“Imagine if we had a strong and attractive employer brand. How good things would be.”
Well, yes and no. Throughout my 10+ years of employer branding strategy work, I often come to this very discussion – the disadvantages of having a strong employer brand. The reaction is always the same surprised looks and glances as one states that a strong and attractive employer brand might sometimes mean only more trouble than it’s worth. The vision that a strong brand is all that matters is often shown best in thoughts that companies such as Google, Apple and IKEA never having to invest in their employer brand. You could not be more wrong. In fact, attractive employers are often the heaviest spenders in employer branding.
Why? Because attractive employer brands attract a lot of people. And I mean a lot of people. And 9 out of 10 of those people are often the wrong candidates. Google once stated they acquired 1.5 million applications per year but at the same time they face the same challenge as everyone else to attract those they -really- want to hire; The most talented IT developers of our age.
So, what good is it to top a Image ranking and claim to be the most attractive employer out of everyone, if your recruitment challenges remain?
Being attractive will always be important. It is what will cause flows of people come your way one way or another. The trick however, is to not be attractive for everyone. Or should I say, to be really attractive for a certain few people. I normally try to keep these things separated; Being attractive or being positioned. Preferably you are both. If you are only one of these, then you need to do something about that.
The more attractive you are, the bigger the flows of the applications coming your way will be, the downside is also that you risk getting a bigger amount of irrelevant applications. The more positioned you are, the bigger amount of your received applications will be from the right people.
“How do I grow in attraction for the right candidates only?”
Here we need to understand the target groups we are after. Key to success is to have clearly defined “personas” which is part of your workforce planning before you start advertising your business. The most important to know is what your target group seeks and what would make them interested in your offer. At LinkedIn we believe in looking at historical data; What has proven to be a strong impact on this target group before. Ask your LinkedIn strategist, they will advice you on how your target group thinks and of how your communications should look like in order to reach out with great impact.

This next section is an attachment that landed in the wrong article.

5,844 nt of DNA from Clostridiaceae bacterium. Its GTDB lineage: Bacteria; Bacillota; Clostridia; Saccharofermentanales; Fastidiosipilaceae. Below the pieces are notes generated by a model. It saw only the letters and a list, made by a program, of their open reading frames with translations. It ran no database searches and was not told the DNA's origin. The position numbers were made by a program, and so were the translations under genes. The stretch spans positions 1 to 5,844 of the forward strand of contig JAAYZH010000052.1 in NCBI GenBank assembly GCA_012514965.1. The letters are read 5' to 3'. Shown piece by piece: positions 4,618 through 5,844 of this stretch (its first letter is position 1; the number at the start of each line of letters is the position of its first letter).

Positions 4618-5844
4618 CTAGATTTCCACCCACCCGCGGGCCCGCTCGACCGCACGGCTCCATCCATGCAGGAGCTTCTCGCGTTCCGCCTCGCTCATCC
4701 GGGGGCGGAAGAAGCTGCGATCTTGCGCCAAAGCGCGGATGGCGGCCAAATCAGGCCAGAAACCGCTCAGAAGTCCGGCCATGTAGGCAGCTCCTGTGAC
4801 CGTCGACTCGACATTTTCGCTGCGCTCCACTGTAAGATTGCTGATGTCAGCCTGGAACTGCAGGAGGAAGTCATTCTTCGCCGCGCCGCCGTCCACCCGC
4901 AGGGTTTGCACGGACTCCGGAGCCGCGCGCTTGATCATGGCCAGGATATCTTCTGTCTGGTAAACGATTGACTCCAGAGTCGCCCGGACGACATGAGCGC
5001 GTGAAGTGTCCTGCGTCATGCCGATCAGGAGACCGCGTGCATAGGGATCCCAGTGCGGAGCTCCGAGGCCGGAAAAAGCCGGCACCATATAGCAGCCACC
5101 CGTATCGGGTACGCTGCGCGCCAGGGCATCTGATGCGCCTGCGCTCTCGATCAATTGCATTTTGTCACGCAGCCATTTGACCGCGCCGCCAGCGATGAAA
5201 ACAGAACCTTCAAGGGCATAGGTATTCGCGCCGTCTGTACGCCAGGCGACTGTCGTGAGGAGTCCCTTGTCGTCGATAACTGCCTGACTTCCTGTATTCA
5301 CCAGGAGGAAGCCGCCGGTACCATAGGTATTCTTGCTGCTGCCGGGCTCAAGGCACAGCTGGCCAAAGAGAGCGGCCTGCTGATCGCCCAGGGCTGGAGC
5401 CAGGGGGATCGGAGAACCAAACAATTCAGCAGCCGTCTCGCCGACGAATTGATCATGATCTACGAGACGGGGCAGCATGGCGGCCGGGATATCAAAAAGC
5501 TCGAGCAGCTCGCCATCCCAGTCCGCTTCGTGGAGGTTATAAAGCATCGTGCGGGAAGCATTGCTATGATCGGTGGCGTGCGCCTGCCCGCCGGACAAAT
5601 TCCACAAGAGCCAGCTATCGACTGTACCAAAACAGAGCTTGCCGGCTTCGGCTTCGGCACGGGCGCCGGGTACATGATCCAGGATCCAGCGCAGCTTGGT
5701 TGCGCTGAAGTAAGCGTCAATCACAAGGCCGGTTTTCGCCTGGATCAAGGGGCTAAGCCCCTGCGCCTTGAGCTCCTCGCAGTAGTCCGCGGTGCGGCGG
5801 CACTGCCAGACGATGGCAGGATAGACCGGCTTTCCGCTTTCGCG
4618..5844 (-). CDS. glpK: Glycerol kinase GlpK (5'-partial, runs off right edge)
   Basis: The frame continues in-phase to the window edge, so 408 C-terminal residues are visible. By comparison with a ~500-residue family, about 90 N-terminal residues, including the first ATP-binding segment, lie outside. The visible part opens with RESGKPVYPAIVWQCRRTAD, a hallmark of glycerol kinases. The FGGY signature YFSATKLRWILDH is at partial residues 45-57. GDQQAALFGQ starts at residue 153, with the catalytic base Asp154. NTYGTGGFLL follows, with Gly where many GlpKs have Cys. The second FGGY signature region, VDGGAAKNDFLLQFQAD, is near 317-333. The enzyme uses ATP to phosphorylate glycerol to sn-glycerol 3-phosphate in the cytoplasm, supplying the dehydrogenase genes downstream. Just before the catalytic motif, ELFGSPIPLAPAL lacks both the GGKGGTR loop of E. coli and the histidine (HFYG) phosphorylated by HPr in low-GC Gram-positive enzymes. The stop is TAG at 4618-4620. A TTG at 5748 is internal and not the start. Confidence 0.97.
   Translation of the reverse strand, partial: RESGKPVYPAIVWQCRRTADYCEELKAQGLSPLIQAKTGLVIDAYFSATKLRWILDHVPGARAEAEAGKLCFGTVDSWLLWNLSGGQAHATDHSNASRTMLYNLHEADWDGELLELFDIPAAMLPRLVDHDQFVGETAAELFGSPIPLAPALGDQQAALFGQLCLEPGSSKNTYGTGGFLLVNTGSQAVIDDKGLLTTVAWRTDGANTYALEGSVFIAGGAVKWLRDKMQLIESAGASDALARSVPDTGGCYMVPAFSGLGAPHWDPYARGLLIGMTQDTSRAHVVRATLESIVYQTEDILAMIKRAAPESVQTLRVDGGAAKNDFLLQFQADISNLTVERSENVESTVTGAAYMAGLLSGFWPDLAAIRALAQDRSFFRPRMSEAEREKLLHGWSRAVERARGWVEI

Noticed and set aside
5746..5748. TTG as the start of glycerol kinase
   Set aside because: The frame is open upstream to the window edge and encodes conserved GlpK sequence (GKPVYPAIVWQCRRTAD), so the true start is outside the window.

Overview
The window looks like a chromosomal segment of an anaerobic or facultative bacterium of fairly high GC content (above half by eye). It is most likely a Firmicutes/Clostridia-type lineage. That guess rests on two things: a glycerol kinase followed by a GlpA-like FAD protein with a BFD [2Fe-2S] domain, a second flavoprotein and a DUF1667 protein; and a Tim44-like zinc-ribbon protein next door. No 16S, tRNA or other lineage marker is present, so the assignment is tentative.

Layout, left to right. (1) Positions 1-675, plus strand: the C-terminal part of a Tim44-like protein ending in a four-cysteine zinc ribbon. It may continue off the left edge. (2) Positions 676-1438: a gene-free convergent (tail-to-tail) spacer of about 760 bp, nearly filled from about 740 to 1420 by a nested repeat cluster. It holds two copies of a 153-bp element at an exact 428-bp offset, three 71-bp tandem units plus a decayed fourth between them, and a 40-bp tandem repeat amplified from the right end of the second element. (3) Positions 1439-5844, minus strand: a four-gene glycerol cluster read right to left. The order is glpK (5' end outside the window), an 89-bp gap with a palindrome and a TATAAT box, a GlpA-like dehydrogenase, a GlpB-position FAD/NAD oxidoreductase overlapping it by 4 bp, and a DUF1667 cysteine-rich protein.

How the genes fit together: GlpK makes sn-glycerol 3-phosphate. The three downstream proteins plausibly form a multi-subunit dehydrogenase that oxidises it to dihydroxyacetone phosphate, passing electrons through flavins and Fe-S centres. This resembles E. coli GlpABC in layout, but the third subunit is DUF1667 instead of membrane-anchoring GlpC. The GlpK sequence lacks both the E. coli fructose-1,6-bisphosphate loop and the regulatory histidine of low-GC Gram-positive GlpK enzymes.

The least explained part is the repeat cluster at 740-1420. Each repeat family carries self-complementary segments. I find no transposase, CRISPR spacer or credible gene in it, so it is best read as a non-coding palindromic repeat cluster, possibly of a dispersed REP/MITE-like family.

…..And then the matter of Hiring awareness
This is also a part that many usually tend to forget. Even if you are Google and have the most attractive brand name in the world and tons of talented IT-developers want to work for you. Even when that is the situation ……… not more than 20% of the talent market are actively looking for jobs. That means they are not scanning job adverts and therefore missing out on your splendid opportunity even if you believe they should be drooling all over it and throwing themselves on the phone, to reach out to you. Even if some of them actually would, they might not be aware of your hiring need in line with their profile. According to studies, this is a very common reason why the amount of the right candidates are low and why it is not enough to have a strong and attractive employer brand. You need to create the hiring awareness to your preferred talents through communications – where they are present and engage them. Only when being aware of your hiring need, your brand and positioning will matter as these otherwise passive job seekers, suddenly turn more interested and start to actively look at your job advert.
Best of luck.